Definition of Receptor

1. Noun. A cellular structure that is postulated to exist in order to mediate between a chemical agent that acts on nervous tissue and the physiological response.

2. Noun. An organ having nerve endings (in the skin or viscera or eye or ear or nose or mouth) that respond to stimulation.

Definition of Receptor

1. Noun. (context: biochemistry medicine) A protein on a cell wall that binds with specific molecules so that they can be absorbed into the cell in order to control certain functions. ¹

2. Noun. (biology) Any specialized cell or structure that responds to sensory stimuli. ¹

¹ Source:

Definition of Receptor

1. a nerve ending specialized to receive stimuli [n -S]

Medical Definition of Receptor

1. 1. A molecular structure within a cell or on the surface characterised by selective binding of a specific substance and a specific physiologic effect that accompanies the binding, for example, cell surface receptors for peptide hormones, neurotransmitters, antigens, complement fragments and immunoglobulins and cytoplasmic receptors for steroid hormones. 2. A sensory nerve terminal that responds to stimuli of various kinds. This entry appears with permission from the Dictionary of Cell and Molecular Biology (11 Mar 2008)

Lexicographical Neighbors of Receptor

reception line
reception room
receptive aphasia
receptive field
receptive language
receptor (current term)
receptor aggregation
receptor agonist
receptor downregulation
receptor mediated endocytosis
receptor potential
receptor protein
receptor protein-tyrosine kinase
receptor site
receptor tyrosine kinase

Literary usage of Receptor

Below you will find example usage of this term as found in modern and/or classical literature:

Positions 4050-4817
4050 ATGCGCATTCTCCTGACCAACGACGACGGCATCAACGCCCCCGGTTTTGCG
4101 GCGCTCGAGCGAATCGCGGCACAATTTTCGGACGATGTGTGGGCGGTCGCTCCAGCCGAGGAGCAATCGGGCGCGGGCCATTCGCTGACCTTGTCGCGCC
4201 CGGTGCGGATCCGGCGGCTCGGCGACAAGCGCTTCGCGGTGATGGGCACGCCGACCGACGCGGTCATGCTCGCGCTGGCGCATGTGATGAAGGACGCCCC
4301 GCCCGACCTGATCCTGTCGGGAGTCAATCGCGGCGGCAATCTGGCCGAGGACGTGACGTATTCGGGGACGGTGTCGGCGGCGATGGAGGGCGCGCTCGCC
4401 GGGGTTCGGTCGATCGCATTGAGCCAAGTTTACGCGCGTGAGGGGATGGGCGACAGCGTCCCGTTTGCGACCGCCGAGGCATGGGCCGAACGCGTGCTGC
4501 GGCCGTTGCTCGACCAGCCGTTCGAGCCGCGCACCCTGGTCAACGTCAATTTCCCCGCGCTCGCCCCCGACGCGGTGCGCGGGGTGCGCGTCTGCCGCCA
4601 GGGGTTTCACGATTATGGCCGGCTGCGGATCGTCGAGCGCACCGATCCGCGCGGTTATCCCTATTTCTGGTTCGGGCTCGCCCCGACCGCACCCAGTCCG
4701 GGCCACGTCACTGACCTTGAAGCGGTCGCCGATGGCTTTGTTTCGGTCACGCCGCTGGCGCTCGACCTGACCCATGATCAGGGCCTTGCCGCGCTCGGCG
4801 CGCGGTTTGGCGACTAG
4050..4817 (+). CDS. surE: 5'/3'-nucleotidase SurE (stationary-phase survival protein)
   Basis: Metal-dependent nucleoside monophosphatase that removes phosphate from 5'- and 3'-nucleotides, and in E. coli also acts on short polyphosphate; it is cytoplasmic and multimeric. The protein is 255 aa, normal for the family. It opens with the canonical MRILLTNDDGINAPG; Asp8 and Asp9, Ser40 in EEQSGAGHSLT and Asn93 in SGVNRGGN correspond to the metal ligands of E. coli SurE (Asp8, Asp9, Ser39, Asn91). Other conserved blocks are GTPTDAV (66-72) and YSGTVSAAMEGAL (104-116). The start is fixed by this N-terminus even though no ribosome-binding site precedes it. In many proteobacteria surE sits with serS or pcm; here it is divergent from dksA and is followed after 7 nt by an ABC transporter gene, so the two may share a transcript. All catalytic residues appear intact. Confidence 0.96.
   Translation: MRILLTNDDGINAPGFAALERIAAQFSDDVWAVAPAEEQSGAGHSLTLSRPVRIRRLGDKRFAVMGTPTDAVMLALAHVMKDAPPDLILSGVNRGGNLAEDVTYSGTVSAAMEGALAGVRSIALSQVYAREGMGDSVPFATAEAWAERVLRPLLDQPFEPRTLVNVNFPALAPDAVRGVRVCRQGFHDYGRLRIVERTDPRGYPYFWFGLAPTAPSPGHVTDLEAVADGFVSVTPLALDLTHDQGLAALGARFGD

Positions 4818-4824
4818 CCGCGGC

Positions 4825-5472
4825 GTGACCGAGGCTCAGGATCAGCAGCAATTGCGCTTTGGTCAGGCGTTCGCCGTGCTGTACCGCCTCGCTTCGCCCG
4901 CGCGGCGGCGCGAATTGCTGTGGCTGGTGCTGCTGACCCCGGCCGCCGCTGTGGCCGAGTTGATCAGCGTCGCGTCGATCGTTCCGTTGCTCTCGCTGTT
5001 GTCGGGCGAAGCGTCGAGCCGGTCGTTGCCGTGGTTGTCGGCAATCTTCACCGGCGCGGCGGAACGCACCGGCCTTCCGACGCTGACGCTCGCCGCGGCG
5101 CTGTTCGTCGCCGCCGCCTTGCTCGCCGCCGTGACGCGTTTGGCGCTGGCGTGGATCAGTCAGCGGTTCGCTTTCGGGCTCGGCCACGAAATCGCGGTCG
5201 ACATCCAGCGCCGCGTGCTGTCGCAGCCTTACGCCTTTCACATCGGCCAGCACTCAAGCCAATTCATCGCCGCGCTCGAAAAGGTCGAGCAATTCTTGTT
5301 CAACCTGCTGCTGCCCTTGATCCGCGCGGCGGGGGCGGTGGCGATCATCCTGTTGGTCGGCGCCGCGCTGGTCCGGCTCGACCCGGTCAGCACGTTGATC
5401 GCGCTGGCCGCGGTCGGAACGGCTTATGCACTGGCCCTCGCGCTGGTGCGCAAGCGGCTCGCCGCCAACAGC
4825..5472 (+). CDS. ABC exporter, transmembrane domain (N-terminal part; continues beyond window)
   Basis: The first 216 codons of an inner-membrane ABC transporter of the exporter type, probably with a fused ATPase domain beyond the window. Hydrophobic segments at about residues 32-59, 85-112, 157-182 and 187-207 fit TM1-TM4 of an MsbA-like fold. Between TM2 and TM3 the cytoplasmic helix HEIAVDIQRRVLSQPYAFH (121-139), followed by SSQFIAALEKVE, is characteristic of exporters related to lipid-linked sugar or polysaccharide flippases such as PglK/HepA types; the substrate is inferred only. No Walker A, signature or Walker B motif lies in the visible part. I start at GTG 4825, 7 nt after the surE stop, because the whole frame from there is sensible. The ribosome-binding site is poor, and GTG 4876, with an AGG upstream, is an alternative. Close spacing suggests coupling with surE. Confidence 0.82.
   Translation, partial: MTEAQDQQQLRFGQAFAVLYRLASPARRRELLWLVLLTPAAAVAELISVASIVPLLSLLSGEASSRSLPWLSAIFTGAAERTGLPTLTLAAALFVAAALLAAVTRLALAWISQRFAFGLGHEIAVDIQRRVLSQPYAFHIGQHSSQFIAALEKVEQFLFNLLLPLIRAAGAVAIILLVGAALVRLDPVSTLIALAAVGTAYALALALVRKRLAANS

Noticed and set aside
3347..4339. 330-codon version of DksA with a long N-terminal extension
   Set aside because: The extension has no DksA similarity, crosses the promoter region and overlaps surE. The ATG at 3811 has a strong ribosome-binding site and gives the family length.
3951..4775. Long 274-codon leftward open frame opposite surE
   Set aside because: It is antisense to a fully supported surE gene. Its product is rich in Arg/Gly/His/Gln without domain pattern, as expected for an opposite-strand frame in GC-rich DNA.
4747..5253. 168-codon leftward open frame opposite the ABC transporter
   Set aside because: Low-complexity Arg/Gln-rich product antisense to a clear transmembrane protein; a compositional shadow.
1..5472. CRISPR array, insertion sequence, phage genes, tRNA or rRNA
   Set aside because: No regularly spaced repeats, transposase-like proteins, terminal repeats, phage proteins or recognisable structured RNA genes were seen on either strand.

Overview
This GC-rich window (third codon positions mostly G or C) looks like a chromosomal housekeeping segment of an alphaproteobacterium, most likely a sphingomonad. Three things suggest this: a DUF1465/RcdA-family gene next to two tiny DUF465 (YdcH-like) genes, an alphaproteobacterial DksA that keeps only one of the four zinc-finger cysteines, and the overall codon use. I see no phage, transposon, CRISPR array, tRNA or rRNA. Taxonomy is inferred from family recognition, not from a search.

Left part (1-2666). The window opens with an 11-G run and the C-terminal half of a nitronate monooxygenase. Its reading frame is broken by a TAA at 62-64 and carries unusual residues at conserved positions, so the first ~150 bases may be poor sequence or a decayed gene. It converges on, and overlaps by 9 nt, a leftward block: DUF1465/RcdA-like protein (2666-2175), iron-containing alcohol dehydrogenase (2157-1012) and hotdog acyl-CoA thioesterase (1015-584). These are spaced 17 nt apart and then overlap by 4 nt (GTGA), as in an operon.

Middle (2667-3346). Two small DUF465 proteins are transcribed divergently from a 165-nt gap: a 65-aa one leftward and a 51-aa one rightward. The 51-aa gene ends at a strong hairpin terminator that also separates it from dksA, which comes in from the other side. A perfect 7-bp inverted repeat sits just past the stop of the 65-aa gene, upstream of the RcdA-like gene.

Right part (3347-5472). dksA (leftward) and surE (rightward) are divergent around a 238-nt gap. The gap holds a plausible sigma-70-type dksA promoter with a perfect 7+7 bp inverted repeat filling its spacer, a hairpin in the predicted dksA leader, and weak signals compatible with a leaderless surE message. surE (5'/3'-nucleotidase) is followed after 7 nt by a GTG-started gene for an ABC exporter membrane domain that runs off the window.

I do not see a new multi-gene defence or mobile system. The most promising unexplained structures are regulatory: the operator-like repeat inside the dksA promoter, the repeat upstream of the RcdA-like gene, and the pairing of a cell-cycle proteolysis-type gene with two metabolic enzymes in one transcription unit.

1. Proceedings of the Society for Experimental Biology and Medicine (1903)
"AND MEDICINE 162,-21 (1979) Role of Insulin receptors and receptor Antibodies in States of Altered Insulin Action (40609) C. RONALD KAHN w Branch. ..."

2. Molecular Neurobiology: Proceedings of the 2nd NIMH Conference by Steven Zalcman (1995)
"Both striatal D1A and D2A receptors show a similar developmental pattern where receptor number increases by 6-14 fold over the first 30 days postnatal. ..."

3. Inside the Cell by Maya Pines (1990)
"Like a lock that accepts only an appropriately shaped key, each different receptor will function only when the correctly shaped blood-borne molecule (called ..."

4. Science by American Association for the Advancement of Science (1883)
"We will assume for the moment that this unit binds to the receptor antibody. ... Hence the Interaction sensing unit Interaction region Antibody receptor ..."

5. Principles of General Physiology by William Maddock Bayliss (1920)
"Delicate special receptor organs have been formed, especially in the land vertebrates. That of smell has, indeed, become a kind ..."

6. Human Psychology by Howard Crosby Warren (1919)
"The process of stimulation and the nature of the sensory impulse depend quite as much upon the make-up of the receptor as upon the stimulus itself. ..."

7. Human Psychology by Howard Crosby Warren (1919)
"In general, however, the longer a stimulus acts upon a receptor, ... In the first place it is the receptor that determines whether or not any given force ..."

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